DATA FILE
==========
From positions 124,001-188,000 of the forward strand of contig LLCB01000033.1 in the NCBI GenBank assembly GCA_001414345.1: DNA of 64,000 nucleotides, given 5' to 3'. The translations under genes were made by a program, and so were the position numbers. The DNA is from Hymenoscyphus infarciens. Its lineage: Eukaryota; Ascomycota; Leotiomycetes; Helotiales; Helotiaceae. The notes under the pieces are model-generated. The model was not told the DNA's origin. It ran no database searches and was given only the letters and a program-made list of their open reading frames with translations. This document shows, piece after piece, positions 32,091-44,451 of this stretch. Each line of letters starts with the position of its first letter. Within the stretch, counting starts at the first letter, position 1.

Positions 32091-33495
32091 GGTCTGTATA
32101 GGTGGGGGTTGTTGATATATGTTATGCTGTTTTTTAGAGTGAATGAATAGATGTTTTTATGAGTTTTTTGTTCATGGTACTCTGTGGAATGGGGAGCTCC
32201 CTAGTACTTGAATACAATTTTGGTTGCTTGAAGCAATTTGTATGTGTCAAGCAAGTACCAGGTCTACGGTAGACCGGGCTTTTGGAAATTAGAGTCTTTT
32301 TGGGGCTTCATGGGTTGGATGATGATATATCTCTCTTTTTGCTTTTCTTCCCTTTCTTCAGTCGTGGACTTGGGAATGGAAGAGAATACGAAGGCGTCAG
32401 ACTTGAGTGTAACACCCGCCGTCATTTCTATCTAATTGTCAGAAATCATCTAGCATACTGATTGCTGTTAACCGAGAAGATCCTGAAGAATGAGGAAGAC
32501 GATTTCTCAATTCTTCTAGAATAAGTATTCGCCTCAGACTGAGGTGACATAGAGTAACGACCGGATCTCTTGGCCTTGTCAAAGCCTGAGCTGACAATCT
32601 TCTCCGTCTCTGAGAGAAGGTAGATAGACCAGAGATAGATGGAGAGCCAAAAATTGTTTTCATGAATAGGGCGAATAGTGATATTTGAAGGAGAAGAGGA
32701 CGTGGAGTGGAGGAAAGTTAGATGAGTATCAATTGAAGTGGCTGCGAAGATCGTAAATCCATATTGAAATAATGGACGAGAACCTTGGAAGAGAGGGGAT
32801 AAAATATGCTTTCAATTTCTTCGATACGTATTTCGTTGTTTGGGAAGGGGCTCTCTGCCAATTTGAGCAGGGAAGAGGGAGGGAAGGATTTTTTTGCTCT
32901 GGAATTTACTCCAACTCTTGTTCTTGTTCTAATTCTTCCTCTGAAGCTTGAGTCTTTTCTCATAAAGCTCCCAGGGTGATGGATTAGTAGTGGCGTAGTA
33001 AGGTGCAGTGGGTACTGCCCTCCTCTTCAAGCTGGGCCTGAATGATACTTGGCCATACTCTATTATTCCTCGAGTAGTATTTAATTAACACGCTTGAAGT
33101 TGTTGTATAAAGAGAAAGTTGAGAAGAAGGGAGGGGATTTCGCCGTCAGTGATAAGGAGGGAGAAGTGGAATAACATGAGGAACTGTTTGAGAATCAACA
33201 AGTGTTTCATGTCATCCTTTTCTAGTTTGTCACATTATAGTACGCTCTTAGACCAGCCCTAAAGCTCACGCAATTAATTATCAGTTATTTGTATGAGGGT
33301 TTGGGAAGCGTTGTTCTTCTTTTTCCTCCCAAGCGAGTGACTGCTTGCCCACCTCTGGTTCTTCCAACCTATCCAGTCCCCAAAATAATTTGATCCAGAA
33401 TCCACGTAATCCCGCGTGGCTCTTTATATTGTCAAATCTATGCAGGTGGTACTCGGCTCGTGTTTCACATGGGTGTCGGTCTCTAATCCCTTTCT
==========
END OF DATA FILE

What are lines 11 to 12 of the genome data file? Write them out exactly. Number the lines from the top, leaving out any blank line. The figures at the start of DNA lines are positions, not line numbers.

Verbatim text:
32801 AAAATATGCTTTCAATTTCTTCGATACGTATTTCGTTGTTTGGGAAGGGGCTCTCTGCCAATTTGAGCAGGGAAGAGGGAGGGAAGGATTTTTTTGCTCT
32901 GGAATTTACTCCAACTCTTGTTCTTGTTCTAATTCTTCCTCTGAAGCTTGAGTCTTTTCTCATAAAGCTCCCAGGGTGATGGATTAGTAGTGGCGTAGTA